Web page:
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IPFS News Link • Space Travel and Exploration

NASA's comet-hunting spacecraft lost in space

•, By Sharon Gaudin
 The Deep Impact team at NASA's Jet Propulsion Laboratory called an end to the mission after losing contact with the spacecraft for more than a month. The last communication with the spacecraft, which was launched in January 2005, was on Aug. 8.

"Deep Impact has been a fantastic, long-lasting spacecraft that has produced far more data than we had planned," said Mike A'Hearn, NASA's Deep Impact principal investigator, in a statement. "It has revolutionized our understanding of comets and their activity."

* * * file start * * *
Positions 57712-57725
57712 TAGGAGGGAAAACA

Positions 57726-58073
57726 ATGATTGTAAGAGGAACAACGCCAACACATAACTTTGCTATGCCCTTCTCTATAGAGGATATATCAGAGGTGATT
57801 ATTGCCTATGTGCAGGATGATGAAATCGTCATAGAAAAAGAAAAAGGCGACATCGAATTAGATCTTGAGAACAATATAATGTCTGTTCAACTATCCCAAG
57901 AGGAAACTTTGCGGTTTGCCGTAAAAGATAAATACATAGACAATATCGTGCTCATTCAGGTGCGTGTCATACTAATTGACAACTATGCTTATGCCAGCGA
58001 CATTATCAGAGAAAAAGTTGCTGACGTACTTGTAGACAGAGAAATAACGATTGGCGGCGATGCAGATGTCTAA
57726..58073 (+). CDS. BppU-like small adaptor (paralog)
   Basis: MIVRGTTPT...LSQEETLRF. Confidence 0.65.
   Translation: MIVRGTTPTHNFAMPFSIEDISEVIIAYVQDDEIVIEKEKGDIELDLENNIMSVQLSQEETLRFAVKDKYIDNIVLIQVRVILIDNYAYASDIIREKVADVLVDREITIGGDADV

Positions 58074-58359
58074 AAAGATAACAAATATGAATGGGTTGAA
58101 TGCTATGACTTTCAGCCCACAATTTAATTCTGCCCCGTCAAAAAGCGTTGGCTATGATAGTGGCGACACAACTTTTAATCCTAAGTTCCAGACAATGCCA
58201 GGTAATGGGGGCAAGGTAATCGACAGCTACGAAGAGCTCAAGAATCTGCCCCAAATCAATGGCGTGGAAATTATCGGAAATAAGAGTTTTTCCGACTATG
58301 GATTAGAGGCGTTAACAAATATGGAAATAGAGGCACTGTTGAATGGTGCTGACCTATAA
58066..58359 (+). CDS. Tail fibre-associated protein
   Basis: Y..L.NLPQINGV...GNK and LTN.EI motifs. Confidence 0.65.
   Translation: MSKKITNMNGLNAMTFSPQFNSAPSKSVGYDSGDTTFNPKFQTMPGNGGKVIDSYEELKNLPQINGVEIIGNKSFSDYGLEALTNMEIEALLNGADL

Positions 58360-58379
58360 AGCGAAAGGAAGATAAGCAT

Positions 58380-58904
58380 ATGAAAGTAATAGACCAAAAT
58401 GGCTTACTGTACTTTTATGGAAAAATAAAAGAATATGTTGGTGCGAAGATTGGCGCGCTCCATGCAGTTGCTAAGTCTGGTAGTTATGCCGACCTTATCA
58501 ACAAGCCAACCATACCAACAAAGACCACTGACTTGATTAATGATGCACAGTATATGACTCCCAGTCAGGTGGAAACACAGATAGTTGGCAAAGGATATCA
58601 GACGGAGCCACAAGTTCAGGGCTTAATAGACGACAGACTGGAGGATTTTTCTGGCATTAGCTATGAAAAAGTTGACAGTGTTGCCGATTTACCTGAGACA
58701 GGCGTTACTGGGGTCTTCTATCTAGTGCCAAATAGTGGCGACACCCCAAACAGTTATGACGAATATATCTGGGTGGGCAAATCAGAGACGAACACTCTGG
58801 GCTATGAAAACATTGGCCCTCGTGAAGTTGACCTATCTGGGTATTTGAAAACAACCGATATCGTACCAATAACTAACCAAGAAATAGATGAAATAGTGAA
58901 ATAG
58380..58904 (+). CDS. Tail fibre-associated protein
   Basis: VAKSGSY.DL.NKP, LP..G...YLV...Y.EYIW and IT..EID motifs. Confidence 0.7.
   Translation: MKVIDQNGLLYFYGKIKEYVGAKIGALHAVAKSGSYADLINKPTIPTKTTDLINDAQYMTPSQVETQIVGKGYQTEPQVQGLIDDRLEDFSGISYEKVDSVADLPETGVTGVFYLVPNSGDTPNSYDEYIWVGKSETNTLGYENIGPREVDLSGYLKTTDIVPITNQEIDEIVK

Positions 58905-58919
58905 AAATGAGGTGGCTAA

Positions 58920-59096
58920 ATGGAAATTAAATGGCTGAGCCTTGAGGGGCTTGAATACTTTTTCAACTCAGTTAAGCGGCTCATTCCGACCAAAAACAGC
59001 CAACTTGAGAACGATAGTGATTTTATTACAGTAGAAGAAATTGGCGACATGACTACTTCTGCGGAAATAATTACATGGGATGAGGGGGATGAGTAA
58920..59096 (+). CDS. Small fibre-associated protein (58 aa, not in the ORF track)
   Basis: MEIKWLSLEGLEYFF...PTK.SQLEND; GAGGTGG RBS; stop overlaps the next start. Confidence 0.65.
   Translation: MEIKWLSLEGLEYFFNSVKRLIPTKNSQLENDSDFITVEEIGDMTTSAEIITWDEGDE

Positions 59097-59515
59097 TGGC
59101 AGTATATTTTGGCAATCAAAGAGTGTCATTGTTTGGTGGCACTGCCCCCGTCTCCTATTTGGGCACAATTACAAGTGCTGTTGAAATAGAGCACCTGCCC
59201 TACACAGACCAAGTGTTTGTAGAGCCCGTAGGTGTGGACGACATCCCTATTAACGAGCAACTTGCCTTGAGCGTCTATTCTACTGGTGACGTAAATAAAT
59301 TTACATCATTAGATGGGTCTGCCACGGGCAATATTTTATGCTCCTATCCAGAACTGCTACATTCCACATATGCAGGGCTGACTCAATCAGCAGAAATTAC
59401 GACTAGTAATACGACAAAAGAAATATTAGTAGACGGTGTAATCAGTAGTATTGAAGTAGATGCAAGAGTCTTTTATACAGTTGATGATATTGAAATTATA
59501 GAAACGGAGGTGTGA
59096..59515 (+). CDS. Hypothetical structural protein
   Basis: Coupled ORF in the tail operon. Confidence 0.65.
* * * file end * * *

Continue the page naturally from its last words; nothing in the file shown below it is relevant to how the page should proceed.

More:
The spacecraft gained scientific significance for sending back information about the surface and interior composition of comets, as well as data about other planets.

Deep Impact deployed a probe that was intentionally run over by a comet dubbed Tempel 1. The impact shot material from the comet's surface into space where the spacecraft could better analyze it with its telescopes and onboard scientific instruments.

1 Comments in Response to

Comment by Dennis Treybil
Entered on:

 Thank goodness that it wasn't given the name "Jupiter II"!

DC Treybil